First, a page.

Hard baits, although open hooked, are relatively weedless and because of their inherent weight can be cast a long distance. Hard baits are divided into three types. Pencil baits, pop baits and prop baits. Pencil baits are pencil (some might say cigar) shaped lures with two or three treble hooks and are commonly fished with a technique called walking-thedog. This is a technique that makes the lure swim on the surface with a zigzag motion. This is achieved by twitching the rod tip in a down ward motion making the lure react by swimming of to one side. The angler allows for some slack to develop in the line before twitching again, effectively changing the direction of the lure. As your proficiency with the retrieve grows you will soon be able to walk-the-dog quite rapidly. These lures and their technique are best used when the water is glass smooth or with a very light ripple.
Pop baits are usually made with a cup shaped face and are retrieved with a short, sharp twitch causing the lure to splash up water while making a loud popping sound. Some popping lures are fitted with wide cup-like lips or flat paddle – like arms and should be fished with a constant retrieve.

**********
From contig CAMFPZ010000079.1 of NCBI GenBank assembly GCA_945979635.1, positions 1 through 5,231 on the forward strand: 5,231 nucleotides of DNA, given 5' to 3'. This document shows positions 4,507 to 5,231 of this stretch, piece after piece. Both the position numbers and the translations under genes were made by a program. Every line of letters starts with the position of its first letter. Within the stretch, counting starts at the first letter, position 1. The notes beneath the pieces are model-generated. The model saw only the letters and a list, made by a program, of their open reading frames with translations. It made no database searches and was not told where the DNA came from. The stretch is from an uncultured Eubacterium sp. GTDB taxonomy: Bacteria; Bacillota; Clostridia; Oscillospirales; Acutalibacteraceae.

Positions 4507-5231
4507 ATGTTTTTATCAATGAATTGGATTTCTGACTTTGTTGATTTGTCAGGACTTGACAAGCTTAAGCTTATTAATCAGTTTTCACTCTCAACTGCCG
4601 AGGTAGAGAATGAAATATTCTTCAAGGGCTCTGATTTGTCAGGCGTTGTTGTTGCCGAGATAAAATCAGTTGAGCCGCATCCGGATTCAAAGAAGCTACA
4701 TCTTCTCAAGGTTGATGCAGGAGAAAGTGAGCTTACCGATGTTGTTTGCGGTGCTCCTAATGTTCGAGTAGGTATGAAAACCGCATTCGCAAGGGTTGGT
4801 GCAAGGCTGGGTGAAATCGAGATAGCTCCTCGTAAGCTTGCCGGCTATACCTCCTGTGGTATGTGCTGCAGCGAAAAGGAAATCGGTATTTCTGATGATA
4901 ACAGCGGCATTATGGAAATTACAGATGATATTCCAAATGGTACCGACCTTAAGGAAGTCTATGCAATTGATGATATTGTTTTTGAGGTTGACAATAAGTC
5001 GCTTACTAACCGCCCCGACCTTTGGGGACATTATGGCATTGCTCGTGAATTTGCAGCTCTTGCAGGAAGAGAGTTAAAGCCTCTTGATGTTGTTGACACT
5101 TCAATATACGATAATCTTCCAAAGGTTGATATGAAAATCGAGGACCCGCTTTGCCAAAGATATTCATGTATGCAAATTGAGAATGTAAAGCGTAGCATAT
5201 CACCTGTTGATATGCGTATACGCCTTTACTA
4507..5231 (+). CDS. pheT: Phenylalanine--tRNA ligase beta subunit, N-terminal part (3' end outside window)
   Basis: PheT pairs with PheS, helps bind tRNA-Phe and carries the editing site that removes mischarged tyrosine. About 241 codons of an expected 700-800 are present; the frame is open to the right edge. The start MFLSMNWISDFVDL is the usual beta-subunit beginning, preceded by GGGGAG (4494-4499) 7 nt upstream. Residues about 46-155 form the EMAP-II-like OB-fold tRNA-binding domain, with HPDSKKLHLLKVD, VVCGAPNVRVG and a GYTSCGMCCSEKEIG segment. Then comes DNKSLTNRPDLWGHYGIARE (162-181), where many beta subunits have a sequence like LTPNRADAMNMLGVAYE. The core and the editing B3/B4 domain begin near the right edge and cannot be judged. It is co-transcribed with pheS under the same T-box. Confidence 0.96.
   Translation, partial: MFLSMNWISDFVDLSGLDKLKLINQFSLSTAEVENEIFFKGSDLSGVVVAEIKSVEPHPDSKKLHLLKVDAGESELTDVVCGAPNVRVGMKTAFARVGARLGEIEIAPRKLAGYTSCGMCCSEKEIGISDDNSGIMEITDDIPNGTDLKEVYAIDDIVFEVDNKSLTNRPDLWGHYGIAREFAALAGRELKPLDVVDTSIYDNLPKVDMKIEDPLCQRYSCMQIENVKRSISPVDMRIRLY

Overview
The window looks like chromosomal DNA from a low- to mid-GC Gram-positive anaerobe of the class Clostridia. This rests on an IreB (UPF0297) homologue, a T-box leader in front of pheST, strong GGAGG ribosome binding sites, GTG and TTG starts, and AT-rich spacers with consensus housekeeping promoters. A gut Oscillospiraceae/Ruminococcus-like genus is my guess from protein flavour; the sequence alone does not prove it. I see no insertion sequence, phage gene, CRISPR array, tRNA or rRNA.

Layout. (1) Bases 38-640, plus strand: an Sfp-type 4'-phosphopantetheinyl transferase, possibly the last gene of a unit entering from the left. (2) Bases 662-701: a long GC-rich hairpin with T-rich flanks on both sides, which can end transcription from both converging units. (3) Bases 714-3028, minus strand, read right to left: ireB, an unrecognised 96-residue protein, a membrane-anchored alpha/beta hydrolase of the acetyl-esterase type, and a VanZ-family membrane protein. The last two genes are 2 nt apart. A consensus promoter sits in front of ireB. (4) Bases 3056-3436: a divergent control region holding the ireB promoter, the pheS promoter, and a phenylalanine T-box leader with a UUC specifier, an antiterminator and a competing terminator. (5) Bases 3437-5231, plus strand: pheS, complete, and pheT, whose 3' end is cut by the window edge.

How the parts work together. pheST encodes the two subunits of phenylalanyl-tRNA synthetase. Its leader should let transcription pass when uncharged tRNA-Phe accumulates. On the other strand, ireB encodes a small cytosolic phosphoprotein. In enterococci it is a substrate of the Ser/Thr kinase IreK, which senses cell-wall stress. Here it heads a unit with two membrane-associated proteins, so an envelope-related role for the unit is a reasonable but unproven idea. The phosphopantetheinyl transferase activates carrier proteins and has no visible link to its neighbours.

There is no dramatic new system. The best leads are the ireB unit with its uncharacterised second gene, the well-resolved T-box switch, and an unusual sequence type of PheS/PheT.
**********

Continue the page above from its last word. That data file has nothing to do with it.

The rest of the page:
The prop bait is the third type of commonly used hard top water baits. These are baits with a similar body design to the pencil baits but come with a metal propeller attached to one or both ends of the lure. For some reason, large prop baits are very effective and popular in the warmer low lying dams of South Africa and Zimbabwe, where they draw massive strikes. Prop baits are very simple to fish. After casting the lure out, let it settle for a bit until the ripples have disappeared, then give the line a sharp twitch, snapping the lure forward for a foot or two. This action will cause the props to spin, making a gurgling noise and generating a bubble trail.
Unless the fish are very aggressive, I have found that pop baits work best when there is a bit of a chop on the water or when visibility is lower.